I'll give a common example even though the other answers have defined the term correctly.
Preferred shares are most often issued by utility companies.
So, imagine that there is a corporation called XYX Utilities that provides natural gas and electricity to property owners in Kansas.
It might have 1,000,000 preferred shares and 500,000 common shares and a market valuation for the XYZ utilities as a whole of $250 million.
The preferred shares might have a "par value" of $100 per share and a preference of $10 per share. Typically the preferred shares can only vote in shareholder elections if the preference is not paid up to date, and typically, once their preference is paid they also get their fair share of dividends also payable to common stock shares.
This means that upon liquidation of XYZ Utilities, for example, if it was sold for cash to Xcel Energy for $250 million and the cash proceeds were distributed to shareholders, that the first $100 million left over after paying off all of its debts would be paid to preferred shareholders (in equal $100 amounts per share), and the remaining cash would be distributed at $100 per share of preferred stock and $100 per share of common stock.
So, the preferred stock shares would get a total of $150 each, and the common stock shares would get a total of $100 each.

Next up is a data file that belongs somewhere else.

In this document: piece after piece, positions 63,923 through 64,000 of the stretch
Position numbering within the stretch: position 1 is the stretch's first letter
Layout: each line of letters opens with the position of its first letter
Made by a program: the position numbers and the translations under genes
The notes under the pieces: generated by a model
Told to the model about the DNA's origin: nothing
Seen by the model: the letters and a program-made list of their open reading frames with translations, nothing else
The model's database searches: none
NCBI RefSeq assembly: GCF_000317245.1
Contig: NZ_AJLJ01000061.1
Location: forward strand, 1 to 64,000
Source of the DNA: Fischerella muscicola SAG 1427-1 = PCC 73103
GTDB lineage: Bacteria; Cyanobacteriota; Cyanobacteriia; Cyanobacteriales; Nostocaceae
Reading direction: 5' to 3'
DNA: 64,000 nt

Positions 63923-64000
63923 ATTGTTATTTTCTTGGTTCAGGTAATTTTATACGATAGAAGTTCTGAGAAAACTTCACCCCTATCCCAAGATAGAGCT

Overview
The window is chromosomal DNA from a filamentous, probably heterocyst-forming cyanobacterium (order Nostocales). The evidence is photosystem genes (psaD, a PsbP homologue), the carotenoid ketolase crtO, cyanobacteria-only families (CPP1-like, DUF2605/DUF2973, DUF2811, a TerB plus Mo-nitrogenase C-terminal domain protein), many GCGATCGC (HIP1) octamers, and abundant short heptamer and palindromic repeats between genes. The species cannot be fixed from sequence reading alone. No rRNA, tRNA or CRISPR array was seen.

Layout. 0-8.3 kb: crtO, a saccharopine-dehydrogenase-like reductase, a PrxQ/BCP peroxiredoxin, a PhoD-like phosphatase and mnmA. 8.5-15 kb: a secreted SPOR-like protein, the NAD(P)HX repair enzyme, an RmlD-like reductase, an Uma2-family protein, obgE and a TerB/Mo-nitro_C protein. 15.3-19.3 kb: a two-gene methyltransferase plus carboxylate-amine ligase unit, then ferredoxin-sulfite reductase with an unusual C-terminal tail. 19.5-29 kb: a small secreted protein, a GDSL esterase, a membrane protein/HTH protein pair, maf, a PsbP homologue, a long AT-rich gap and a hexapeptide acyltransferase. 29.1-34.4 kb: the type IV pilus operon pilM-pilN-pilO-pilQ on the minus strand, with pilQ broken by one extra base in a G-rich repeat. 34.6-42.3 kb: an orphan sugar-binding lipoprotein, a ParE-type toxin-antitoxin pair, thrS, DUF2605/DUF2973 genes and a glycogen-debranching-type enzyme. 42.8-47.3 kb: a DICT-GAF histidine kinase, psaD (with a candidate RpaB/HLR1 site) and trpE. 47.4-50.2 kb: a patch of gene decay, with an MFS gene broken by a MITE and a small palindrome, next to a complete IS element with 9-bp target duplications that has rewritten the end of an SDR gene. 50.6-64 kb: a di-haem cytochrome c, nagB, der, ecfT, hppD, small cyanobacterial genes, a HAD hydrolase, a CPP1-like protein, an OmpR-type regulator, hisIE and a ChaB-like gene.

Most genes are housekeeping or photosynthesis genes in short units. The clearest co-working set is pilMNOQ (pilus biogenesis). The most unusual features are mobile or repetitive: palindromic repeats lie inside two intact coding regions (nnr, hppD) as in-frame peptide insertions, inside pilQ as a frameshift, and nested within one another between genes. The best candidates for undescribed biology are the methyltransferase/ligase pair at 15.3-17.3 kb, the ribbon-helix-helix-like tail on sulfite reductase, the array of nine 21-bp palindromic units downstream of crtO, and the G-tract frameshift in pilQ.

Suppose that XYZ Utilities has a $25 million profit that it decides to pay out dividends. The first $10 million goes to the 1 million preferred stock holders as a preferred dividend. Then, the next $15 million goes $1 per share to each preferred share and to each common stock share.
But, suppose that XYZ Utilities had a bad year and only had $5 million it could spare to pay in dividends. The preferred stockholders would get $5 per share and would be entitled to an extra $5 per share out of the next dividend paid in addition to their regular preference. The common shareholders would get nothing. No one could sue XYZ Utilities for not paying enough.
Preferred stock is basically a substitute for subordinated debt (which are legally enforceable debts that have last priority in a bankruptcy or liquidation before shareholders including preferred shareholders get anything). Holders of preferred stock surrender the ability to sue if its preference is not paid for an ability to vote on dividends and board members in that case. This reduces the risk of XYZ Utilities going bankrupt in a bad year that leaves it with little cash flow. It also provides tax benefits to certain corporations that are institutional investors in utility stocks that aren't available to bond holders.
Most of the time, however, preferred stock is paid as expected which makes it attractive to people looking for fixed income investments.
Also, sometimes the preferred stock has no economic rights other than its fixed dollar per share preference (which has to be paid later if there is a shortfall) and its fixed dollar right value to be paid upon liquidation or redemption of shares (a redemption is a stock buy back by the company), which makes it even more like a subordinated bond preference, but without compound interest or an ability to sue for payment.